Before I begin I think it’s important to have full disclosure: I love The Fierce And The Dead! I think their live set in Glasgow last year was one of my fave gigs in a long time & consider their music to be wonderfully refreshing & uniquely vibrant. As such, if you are looking for a truly objective review of their latest album – “Spooky Action” – then you may be best served elsewhere.
“Spooky Action” is, from the opening moments of “Part 4” to the dying embers of “Chief”, an intense musical roller-coaster of an album … 41 minutes of sheer unadulterated exuberance and jump-up-and-down joy … which is very much in keeping with how I remember their live set.
I don’t want to get into any debate about whether or not the music on “Spooky Action” is progressive. Whilst it is to me and deliciously so, there may be some who would disagree. If you do have a problem with using the “progressive” label then may I suggest you too can look elsewhere because I think it is a fitting title for The Fierce And The Dead (TFATD).
I would go so far as to say their music is wonderfully progressive… it is an appropriate & effective descriptor for something they are: always experimenting, pushing the boundaries & trying new things. Theirs is an emphasis on timing … on soft & heavy … on quiet & loud … on intricate guitar riffs and full-on fuzzy bass … on percussion unites the sound … on ensuring no two track sounds the same … on wonder & surprise. If this isn’t progressive then nothing is.
TFATD bring timing to the fore on “Spooky Action”. They hold together so tightly that their sound has a distinct math-rock edge … a swirling, disorientating edge that is simply wonderful & provides ample differentiation between the band and their peers.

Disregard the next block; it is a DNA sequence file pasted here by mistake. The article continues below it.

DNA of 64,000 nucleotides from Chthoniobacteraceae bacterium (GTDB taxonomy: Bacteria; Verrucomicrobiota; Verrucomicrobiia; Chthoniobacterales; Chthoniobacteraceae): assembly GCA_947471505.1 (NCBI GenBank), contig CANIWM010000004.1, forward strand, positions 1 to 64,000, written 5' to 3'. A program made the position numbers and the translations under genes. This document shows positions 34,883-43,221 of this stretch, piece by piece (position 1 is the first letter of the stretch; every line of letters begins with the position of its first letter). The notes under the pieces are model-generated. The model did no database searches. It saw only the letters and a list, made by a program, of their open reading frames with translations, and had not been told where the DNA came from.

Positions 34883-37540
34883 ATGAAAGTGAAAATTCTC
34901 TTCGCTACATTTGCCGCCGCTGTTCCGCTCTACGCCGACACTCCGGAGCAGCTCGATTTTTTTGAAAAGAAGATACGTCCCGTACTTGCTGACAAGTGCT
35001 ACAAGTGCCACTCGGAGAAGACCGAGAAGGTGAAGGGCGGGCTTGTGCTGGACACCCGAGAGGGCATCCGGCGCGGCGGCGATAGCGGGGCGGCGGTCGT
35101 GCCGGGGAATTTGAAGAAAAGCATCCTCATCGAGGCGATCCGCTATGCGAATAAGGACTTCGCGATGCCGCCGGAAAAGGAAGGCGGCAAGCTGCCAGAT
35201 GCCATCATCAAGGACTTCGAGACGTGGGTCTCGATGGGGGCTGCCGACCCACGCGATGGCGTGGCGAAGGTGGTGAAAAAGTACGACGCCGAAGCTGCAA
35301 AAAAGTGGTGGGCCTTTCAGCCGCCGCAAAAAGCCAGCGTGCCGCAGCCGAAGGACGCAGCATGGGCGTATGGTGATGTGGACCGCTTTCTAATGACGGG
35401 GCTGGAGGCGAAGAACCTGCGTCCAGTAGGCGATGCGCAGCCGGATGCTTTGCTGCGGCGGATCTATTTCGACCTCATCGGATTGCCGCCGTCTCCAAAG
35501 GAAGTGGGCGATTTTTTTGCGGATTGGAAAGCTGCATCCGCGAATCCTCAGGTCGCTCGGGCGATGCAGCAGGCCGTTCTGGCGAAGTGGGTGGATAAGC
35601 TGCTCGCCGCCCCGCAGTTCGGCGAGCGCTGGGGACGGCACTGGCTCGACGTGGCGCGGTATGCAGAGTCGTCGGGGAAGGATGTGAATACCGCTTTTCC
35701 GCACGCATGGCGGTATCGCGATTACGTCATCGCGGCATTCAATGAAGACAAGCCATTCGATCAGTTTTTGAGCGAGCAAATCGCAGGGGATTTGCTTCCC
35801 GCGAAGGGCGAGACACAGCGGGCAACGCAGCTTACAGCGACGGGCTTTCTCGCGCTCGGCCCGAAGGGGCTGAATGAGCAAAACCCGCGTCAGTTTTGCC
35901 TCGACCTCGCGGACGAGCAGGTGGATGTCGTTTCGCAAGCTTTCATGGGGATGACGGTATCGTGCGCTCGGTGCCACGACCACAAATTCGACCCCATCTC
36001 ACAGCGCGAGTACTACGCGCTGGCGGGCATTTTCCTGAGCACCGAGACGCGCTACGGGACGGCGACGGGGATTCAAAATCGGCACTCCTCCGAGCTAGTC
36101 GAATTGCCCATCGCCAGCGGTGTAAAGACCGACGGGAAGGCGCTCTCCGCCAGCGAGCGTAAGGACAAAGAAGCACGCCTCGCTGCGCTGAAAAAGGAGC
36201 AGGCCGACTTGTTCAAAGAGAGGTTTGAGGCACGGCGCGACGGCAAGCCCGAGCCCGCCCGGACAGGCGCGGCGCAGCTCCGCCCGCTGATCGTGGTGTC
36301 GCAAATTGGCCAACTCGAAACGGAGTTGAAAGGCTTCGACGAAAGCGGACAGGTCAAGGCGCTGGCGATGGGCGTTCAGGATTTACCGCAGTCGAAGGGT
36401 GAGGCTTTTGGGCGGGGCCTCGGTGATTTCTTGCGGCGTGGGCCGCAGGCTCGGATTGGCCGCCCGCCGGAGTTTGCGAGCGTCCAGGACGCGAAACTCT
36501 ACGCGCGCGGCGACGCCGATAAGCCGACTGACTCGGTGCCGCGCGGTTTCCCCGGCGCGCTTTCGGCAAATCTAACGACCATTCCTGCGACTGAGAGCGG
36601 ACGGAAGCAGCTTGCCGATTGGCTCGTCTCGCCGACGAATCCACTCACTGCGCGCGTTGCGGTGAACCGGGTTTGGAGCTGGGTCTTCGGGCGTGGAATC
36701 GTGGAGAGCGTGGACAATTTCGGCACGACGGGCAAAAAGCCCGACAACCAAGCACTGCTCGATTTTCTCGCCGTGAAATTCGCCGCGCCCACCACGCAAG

Tracks like opener – “Part 4” – simply blow me away … a disorientating guitar riff gives way to some heavy rocking melody & fuzzy bass with a “kapow” that Batman would be proud off.
The variety of sound is their greatest asset … jazzy guitar riffs, full-on walls of rock including very effective Napalm Death-esque crunch-outs, upfront and powerful bass, and lovely drumming … all work together perfectly. Throw in a deeeeeep saxophone and you’ll get a glimpse at “Spooky Action”.
In fact, track three – “Let’s Start A Cult” – with its deeeeeep saxophone is a prime example of all that is brilliant about this band. I can’t wait to hear that track played live.
It is this thought that I must, inevitably, turn: I want to hear this album performed live … because I think in a live setting will it truly come alive … like a thoroughbred horse let out of its confines and given the freedom to gallop on its own.
Are there any low points for me? Apart from the fact it’s over too soon, no … I don’t think so.
“Intermission 3” is a delightfully ’ambient’ piece in the middle of the album that may seem out-of-kilter to some … but not me, may I add. They also go a bit “Lullatone” with the ol’ glockenspiel and/or toy piano on “Spooky Action” which again may seem off-the-wall to some … but not me – I grin like an over-sugared & caffeinated chimp whenever I hear the track. Otherwise, it’s all good.
“Spooky Action” is everything I want in a progressive rock album: taught, muscular riffs; … intricate detail … an emphasis on timing and on melody … and a sense of wonder as I follow the lead of a band where anything is possible.
Whilst loathed to give a rating, I will give it 9 out of 10 … and will highly recommend “Spooky Action” to you.
Please Note: Lullatone are an excellent band who play their own unique version of child-friendly twee pop. I would highly recommend them too and would want anyone to think I was slagging them off.